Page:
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Quantitative Mass Density Image Reconstructed from the Complex X-Ray Refractive Index.

Mukaide T, Iida A, Watanabe M, Takada K, Noma T - PLoS ONE (2015)

Bottom Line: The mass density was obtained from the experimentally observed ratio of the imaginary and real parts of the complex X-ray refractive index.An empirical linear relationship between the X-ray mass attenuation coefficient of the materials and X-ray energy was found for X-ray energies between 8 keV and 30 keV.The reconstructed mass density agrees well with the calculated one.

View Article: PubMed Central - PubMed

Affiliation: Nanomaterials R&D Center, Canon Inc., Ohta-ku, Tokyo, Japan.

ABSTRACT
We demonstrate a new analytical X-ray computed tomography technique for visualizing and quantifying the mass density of materials comprised of low atomic number elements with unknown atomic ratios. The mass density was obtained from the experimentally observed ratio of the imaginary and real parts of the complex X-ray refractive index. An empirical linear relationship between the X-ray mass attenuation coefficient of the materials and X-ray energy was found for X-ray energies between 8 keV and 30 keV. The mass density image of two polymer fibers was quantified using the proposed technique using a scanning-type X-ray microbeam computed tomography system equipped with a wedge absorber. The reconstructed mass density agrees well with the calculated one.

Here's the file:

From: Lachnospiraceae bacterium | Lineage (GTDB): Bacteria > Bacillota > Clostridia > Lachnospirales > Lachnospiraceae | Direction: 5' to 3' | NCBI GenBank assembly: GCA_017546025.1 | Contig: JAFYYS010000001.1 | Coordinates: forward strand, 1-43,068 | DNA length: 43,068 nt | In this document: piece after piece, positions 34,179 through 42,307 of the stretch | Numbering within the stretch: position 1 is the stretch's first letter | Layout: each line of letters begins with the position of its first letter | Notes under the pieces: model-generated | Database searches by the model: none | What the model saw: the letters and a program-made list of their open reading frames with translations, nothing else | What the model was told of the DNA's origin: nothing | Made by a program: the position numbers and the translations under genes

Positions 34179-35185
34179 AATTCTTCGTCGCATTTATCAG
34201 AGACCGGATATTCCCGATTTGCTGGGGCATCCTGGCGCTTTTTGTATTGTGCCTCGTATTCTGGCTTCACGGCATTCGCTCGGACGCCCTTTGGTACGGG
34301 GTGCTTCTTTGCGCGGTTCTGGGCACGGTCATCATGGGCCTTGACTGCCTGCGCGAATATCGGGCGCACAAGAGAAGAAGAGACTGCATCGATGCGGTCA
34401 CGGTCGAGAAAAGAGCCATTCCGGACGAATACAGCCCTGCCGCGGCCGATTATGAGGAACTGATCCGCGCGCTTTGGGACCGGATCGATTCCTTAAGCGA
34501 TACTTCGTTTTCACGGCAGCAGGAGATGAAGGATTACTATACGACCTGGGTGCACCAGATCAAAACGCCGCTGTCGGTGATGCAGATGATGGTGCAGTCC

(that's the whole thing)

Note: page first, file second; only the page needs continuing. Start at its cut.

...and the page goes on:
No MeSH data available.


Related in: MedlinePlus

X-ray energy dependences.X-ray energy dependences of (a) A and (b) B. The solid lines are the curves of best fit.
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pone.0131401.g002: X-ray energy dependences.X-ray energy dependences of (a) A and (b) B. The solid lines are the curves of best fit.

Mentions: Fig 2 shows X-ray energy dependence of the A and B between 8 keV and 30 keV. The values of A and B at each X-ray energy were obtained by weighted least-squares regression of μ/ρ as a function of β/δ. Because the values of B were much smaller than μ/ρ at 10 keV for the materials analyzed, as shown in Figs 1 and 2(b), A was assumed to be inversely proportional to E from Eqs (2) and (4), and the best fit curve was obtained using least-squares regression asA=2.151×104E-1-19.27.(6)We assumed that the X-ray energy dependence of B correlated strongly with the X-ray energy dependence of the σa from Eqs (2), (4) and (5). Therefore, we assumed a calibration function for B asB=mE-n+lσKN,(7)where m, n, and l are fitting parameters and σKN is the Klein-Nishina cross section [16]. The first term in Eq (7) corresponds to the X-ray energy dependence of the photoelectric cross section (n ≈ 3.1) [17]. The second term in Eq (7) is the incoherent scattering cross section. In Eq (7), X-ray energy dependence of the coherent scattering cross section is neglected because its contribution to the σa is small in the X-ray energy region investigated here (8–30 keV). The values of m, n, and l obtained using least-squares regression are 194.6, 3.116, and 6.534 × 10−3, respectively.